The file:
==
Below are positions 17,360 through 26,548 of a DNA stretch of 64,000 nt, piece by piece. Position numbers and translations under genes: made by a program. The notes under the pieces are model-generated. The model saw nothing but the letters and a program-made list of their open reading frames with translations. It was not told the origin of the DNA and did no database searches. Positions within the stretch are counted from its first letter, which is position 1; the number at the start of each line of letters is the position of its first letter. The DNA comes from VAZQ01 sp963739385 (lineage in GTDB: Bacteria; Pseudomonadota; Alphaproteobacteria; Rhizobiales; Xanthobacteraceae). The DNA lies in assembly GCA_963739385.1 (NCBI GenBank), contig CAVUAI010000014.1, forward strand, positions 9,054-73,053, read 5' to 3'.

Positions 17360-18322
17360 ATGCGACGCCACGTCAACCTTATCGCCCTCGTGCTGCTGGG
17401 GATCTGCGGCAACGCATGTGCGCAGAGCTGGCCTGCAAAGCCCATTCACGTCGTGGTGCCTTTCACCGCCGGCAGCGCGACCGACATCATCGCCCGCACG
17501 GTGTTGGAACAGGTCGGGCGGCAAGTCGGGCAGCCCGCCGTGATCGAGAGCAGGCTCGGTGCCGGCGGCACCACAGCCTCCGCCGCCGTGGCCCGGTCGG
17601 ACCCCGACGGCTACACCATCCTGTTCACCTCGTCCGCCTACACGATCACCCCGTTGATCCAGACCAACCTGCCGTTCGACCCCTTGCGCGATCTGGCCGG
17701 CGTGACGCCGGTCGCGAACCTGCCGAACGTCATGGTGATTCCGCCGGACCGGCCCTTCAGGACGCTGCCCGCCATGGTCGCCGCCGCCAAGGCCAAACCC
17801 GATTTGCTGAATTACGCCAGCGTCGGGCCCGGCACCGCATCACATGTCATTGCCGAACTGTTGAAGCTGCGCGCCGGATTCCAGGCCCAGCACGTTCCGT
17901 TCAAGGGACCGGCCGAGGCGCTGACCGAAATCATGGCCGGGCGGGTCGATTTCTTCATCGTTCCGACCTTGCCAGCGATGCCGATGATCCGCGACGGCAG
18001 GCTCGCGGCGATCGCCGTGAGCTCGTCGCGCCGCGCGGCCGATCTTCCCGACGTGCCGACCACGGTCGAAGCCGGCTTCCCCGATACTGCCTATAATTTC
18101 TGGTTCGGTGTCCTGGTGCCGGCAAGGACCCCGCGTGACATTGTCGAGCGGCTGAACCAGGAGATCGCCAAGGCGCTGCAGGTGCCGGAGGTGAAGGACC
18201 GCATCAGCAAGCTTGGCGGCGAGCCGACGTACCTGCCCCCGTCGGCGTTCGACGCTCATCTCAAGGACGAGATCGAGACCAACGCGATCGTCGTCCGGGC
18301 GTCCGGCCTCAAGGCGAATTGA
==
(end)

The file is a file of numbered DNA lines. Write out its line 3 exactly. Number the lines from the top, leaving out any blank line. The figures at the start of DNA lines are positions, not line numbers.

17360 ATGCGACGCCACGTCAACCTTATCGCCCTCGTGCTGCTGGG